Is It Normal To Breastfeed A 3-Year-Old Child? Dr Pooja Marathe Shares Her Views

Is It Normal To Breastfeed A 3-Year-Old Child? Dr Pooja Marathe Shares Her Views

24 Jun 2022 | 4 min Read

Sayani Basu

Author | 491 Articles

Are you worried that continuing to breastfeed your child for longer will make the child dependent on you and may not grow out of it? 

When mums start breastfeeding, they probably don’t have a timeline in mind of how long they are going to continue it. They are just trying to make it through the sore nipples, sleeplessness, and marathon nursing sessions. So it is normal for mums to worry and wonder about how long they should breastfeed their child since more mums around the world now believe in weaning their babies early. 

According to studies, breastfed children perform better on intelligence tests, are less likely to be overweight, and are less prone to diabetes later in life. The World Health Organisation (WHO) recommends breastfeeding for the first two years of life. 

But what about extended breastfeeding? Can you breastfeed kids older than three years? Read on to know more.

Does Extended Breastfeeding Have Any Benefit?

Breast milk contains antibodies that protect the little one against many common childhood illnesses. It provides all the energy and nutrients that the baby needs. Plus, all of the health and developmental benefits of breastfeeding continue for your child for as long as you nurse. Some of these are:

  1. Nutrition: Breast milk is a powerhouse of minerals, vitamins, and proteins that feed and protect your little one.

Even though your toddler is consuming a variety of other foods, breast milk helps to complete your child’s nutrition. It continues to provide your child with fat, protein, carbohydrates, vitamins, and minerals.

Breast milk contains antibodies and a host of healthy immune-boosting factors. | Image Source: pexels
  1. Immunity: Breast milk contains antibodies and a host of healthy immune-boosting factors.

Even children above two years benefit from breast milk as it acts as the immune protection that passes to them through breast milk. 

Studies have also shown that children who are breastfed longer get sick less often and have shorter periods of illness compared to non-breastfed children.

Plus, when your toddler is sick, breastfeeding is comforting and can help prevent dehydration.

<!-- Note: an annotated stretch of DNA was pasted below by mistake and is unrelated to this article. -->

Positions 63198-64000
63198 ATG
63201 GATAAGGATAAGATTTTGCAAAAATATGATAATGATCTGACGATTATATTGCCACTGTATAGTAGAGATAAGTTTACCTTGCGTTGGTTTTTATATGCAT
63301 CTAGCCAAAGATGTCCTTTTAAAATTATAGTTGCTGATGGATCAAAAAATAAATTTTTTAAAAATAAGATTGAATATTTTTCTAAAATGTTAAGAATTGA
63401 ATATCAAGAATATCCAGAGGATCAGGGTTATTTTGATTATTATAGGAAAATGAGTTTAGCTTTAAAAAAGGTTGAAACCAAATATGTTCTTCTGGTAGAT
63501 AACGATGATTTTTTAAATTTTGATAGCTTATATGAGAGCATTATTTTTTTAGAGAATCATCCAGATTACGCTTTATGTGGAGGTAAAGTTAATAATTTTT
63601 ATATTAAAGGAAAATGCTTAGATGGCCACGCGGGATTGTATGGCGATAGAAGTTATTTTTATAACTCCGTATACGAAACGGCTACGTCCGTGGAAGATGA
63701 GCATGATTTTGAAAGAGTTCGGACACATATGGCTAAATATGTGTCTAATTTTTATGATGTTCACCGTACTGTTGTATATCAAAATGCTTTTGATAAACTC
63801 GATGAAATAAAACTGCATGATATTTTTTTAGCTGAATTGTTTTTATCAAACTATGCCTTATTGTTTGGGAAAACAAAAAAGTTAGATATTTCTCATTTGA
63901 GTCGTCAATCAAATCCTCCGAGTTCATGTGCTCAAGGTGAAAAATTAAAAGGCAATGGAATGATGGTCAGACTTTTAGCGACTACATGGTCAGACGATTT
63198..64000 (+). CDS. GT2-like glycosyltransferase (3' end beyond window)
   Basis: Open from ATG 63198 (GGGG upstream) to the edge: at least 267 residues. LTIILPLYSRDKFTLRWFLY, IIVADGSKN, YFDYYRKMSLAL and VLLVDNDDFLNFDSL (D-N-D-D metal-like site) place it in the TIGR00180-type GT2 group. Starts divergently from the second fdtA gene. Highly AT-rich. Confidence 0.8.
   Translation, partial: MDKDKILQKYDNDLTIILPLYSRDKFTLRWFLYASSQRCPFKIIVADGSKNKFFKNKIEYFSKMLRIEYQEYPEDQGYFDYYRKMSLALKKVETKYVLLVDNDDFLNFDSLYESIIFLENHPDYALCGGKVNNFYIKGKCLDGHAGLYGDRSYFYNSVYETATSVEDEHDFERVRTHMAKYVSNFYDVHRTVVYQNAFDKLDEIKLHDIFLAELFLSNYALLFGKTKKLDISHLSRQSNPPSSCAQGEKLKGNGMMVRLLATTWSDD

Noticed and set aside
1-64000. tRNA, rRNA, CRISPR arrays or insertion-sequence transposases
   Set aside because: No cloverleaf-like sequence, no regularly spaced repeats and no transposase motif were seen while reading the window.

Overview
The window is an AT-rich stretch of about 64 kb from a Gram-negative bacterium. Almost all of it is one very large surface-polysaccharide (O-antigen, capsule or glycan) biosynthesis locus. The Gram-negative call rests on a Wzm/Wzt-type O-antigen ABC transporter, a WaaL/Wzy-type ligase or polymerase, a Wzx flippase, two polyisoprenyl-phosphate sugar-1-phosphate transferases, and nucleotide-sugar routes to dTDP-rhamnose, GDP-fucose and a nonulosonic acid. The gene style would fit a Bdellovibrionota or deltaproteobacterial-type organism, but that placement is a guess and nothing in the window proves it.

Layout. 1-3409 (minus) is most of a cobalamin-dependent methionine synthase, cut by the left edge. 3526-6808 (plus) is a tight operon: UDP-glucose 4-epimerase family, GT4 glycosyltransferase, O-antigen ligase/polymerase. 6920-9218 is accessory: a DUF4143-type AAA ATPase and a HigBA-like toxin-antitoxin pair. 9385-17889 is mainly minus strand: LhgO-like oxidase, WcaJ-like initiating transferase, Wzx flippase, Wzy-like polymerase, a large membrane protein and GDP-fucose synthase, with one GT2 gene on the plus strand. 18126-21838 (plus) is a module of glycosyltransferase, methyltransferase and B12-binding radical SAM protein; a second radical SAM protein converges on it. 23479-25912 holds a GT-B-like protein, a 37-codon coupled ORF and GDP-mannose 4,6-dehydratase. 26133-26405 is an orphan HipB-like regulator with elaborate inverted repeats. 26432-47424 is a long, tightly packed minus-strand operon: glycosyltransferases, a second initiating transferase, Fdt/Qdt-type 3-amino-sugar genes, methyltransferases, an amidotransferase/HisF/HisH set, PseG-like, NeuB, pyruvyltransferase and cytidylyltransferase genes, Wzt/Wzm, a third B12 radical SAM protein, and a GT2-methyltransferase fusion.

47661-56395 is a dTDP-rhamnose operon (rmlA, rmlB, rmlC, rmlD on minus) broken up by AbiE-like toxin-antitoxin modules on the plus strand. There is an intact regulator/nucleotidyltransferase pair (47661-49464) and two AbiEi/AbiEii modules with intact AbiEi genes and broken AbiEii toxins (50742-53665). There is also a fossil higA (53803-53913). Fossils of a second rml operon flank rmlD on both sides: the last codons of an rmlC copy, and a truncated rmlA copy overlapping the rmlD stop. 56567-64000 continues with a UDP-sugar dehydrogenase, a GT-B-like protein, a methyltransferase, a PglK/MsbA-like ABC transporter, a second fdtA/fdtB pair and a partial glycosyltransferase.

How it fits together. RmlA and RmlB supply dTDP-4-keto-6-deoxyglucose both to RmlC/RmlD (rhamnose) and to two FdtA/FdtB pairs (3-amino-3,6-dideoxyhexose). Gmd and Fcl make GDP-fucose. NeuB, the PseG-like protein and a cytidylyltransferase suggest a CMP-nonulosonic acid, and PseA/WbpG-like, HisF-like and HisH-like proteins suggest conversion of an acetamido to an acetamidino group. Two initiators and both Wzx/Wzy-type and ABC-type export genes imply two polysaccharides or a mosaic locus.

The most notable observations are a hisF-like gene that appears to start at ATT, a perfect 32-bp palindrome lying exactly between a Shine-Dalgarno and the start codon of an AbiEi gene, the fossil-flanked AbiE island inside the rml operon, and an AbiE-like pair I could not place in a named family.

1. Future health benefits: According to research, breastfed babies and toddlers enjoy all sorts of health perks when they grow up. These include lower blood pressure and lower cholesterol.

They are also less prone to be overweight or obese, and to develop type-2 diabetes.

  1. Comfort and security: Breastfeeding is calming and relaxing and can help your toddler to cope with fear and stress.

As your child becomes more independent and begins to venture into the world, it’s comforting for them to know that they can return to the safety and security of nursing in their mother’s arms. This in turn is related to the psychological development of kids.

Dr. Pooja Marathe, Community Expert – Lactation & Nutrition says, “You can continue to breastfeed your baby as long as you and the little one wish to continue. It has a plethora of benefits like boosted immunity and improved health for the little one.

What About Nighttime Nursing?

Many toddlers continue to want to nurse at night which is normal. If nighttime nursing works well for you, just go for it.

If it doesn’t, you can begin weaning your child at night. You can also substitute nighttime sessions with water, a back rub, or other soothing techniques.

Even if night weaning isn’t working, you can consider trying again in a few months, when your child is more ready.

Your decision about whether to nurse long-term is one that you should feel empowered to make on your terms as it is a personal choice. | Image Source: pexels

Key Takeaways

Breastfeeding after your child is two years old has been a taboo for several years. Fortunately, the tide seems to be turning. Celebs like Mayim Bialik, Salma Hayek, Alanis Morissette, and Alyssa Milano have all shared their experiences of breastfeeding to 12 months and beyond and have helped normalise the experience.

Your decision about whether to nurse long-term is one that you should feel empowered to make on your own terms as it is a personal choice.

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